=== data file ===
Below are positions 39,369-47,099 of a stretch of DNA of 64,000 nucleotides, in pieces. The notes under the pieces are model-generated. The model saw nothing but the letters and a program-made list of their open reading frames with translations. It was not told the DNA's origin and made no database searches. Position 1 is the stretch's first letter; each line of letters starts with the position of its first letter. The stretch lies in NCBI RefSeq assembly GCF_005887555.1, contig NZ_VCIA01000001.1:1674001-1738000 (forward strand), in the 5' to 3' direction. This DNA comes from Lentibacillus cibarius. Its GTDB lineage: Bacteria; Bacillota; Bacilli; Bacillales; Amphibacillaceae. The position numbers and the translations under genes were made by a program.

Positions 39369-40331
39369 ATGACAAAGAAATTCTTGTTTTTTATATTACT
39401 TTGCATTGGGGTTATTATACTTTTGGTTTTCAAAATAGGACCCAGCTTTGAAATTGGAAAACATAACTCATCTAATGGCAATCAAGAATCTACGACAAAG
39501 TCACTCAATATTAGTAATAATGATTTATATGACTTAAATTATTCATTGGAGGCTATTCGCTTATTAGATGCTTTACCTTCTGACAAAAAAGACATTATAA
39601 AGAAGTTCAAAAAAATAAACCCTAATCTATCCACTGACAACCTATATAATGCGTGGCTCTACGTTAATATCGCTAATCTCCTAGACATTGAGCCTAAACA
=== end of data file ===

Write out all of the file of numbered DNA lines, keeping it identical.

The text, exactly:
Below are positions 39,369-47,099 of a stretch of DNA of 64,000 nucleotides, in pieces. The notes under the pieces are model-generated. The model saw nothing but the letters and a program-made list of their open reading frames with translations. It was not told the DNA's origin and made no database searches. Position 1 is the stretch's first letter; each line of letters starts with the position of its first letter. The stretch lies in NCBI RefSeq assembly GCF_005887555.1, contig NZ_VCIA01000001.1:1674001-1738000 (forward strand), in the 5' to 3' direction. This DNA comes from Lentibacillus cibarius. Its GTDB lineage: Bacteria; Bacillota; Bacilli; Bacillales; Amphibacillaceae. The position numbers and the translations under genes were made by a program.

Positions 39369-40331
39369 ATGACAAAGAAATTCTTGTTTTTTATATTACT
39401 TTGCATTGGGGTTATTATACTTTTGGTTTTCAAAATAGGACCCAGCTTTGAAATTGGAAAACATAACTCATCTAATGGCAATCAAGAATCTACGACAAAG
39501 TCACTCAATATTAGTAATAATGATTTATATGACTTAAATTATTCATTGGAGGCTATTCGCTTATTAGATGCTTTACCTTCTGACAAAAAAGACATTATAA
39601 AGAAGTTCAAAAAAATAAACCCTAATCTATCCACTGACAACCTATATAATGCGTGGCTCTACGTTAATATCGCTAATCTCCTAGACATTGAGCCTAAACA